"The Stafford Act has been used to provide assistance in response to terrorist attacks in the past […] Nevertheless, the tactics used in recent incidents such as the 2015 San Bernardino, CA, and the 2016 Orlando, FL, mass shootings, and the 2016 Ohio State University vehicular and knife attack, have brought to light two main challenges that might prevent certain types of terrorist incidents from receiving the wider assistance provided under a major disaster declaration:  the major disaster definition lists specific incident types that are eligible for federal assistance. Past terrorist incidents were considered major disasters, in part, because they resulted in fires and explosions. Incidents without a fire or an explosion may not meet the definition of a major disaster; and  the Federal Emergency Management Agency's (FEMA) recommendation to the President to issue a major disaster declaration is mainly based on damage amounts to public infrastructure compared to the state's population. Terrorist incidents with a large loss of life but limited damage to public infrastructure may not meet this criterion [...] This report provides an overview of emergency and major disaster declarations and explains how they might be used in the aftermath of a terrorist incident that does not involve a fire or an explosion, such as high casualty mass shootings or chemical gas attacks. This report also provides an overview of Stafford Act assistance provided for past terrorist incidents."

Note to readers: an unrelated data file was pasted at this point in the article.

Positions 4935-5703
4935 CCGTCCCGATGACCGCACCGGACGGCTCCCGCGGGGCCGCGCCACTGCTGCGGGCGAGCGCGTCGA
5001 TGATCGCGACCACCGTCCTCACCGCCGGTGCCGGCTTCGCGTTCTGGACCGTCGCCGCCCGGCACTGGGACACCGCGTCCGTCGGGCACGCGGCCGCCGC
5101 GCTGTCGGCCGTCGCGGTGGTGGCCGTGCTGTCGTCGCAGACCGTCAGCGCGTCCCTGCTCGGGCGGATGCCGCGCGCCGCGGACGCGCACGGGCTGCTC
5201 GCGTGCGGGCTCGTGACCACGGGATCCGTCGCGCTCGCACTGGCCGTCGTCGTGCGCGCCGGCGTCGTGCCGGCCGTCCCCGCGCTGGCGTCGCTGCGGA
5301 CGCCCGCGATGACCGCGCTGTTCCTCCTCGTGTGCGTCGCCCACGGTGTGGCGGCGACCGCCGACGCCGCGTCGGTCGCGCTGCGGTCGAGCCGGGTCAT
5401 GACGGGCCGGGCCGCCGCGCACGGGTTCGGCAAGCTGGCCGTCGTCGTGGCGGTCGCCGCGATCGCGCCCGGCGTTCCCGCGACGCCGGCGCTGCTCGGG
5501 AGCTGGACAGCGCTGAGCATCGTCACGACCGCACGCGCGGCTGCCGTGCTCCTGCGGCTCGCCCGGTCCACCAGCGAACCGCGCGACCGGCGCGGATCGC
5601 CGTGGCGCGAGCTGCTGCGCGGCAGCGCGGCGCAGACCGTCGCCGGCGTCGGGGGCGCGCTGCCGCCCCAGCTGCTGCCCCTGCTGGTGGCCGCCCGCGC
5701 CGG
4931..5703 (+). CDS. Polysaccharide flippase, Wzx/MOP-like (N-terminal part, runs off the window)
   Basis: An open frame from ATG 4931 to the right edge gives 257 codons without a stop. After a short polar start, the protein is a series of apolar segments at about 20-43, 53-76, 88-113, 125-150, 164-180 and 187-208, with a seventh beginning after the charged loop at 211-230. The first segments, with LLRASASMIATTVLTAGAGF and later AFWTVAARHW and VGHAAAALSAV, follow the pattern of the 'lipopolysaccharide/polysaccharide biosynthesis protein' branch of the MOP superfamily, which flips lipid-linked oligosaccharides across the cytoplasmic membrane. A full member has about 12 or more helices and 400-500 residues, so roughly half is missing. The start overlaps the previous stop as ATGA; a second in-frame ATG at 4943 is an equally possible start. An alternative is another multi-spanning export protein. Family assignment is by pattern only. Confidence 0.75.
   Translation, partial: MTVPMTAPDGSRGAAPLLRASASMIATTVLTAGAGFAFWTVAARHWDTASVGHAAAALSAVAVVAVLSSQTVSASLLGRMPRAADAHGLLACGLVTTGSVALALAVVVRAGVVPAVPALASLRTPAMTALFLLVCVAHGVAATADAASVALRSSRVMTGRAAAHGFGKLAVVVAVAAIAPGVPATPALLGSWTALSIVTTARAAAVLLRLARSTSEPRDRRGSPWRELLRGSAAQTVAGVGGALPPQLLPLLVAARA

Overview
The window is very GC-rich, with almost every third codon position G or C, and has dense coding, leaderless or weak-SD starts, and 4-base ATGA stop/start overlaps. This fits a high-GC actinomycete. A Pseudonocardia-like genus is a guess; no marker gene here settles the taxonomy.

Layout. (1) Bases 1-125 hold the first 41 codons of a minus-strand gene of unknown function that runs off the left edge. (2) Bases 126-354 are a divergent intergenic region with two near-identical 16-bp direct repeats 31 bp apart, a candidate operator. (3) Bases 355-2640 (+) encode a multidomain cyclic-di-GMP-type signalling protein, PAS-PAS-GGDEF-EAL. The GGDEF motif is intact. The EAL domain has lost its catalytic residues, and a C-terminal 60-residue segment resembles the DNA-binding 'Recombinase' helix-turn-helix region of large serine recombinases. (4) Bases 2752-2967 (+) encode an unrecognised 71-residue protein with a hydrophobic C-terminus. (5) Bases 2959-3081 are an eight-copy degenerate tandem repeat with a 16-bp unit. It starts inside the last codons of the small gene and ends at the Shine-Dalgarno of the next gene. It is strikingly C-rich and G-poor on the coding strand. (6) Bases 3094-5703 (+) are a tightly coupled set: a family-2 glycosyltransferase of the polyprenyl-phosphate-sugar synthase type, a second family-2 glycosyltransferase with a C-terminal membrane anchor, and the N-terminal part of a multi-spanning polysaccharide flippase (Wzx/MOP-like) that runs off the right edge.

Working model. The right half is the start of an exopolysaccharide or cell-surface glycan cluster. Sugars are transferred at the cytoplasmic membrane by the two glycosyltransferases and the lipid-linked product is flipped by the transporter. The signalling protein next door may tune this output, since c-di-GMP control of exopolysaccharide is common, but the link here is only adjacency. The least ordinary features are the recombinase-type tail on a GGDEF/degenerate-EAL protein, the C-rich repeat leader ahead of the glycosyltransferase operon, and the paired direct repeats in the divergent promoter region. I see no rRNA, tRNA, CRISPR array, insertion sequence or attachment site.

CRS Report for Congress, R44801
Federation of American Scientists: http://www.fas.org/sgp/crs/index.html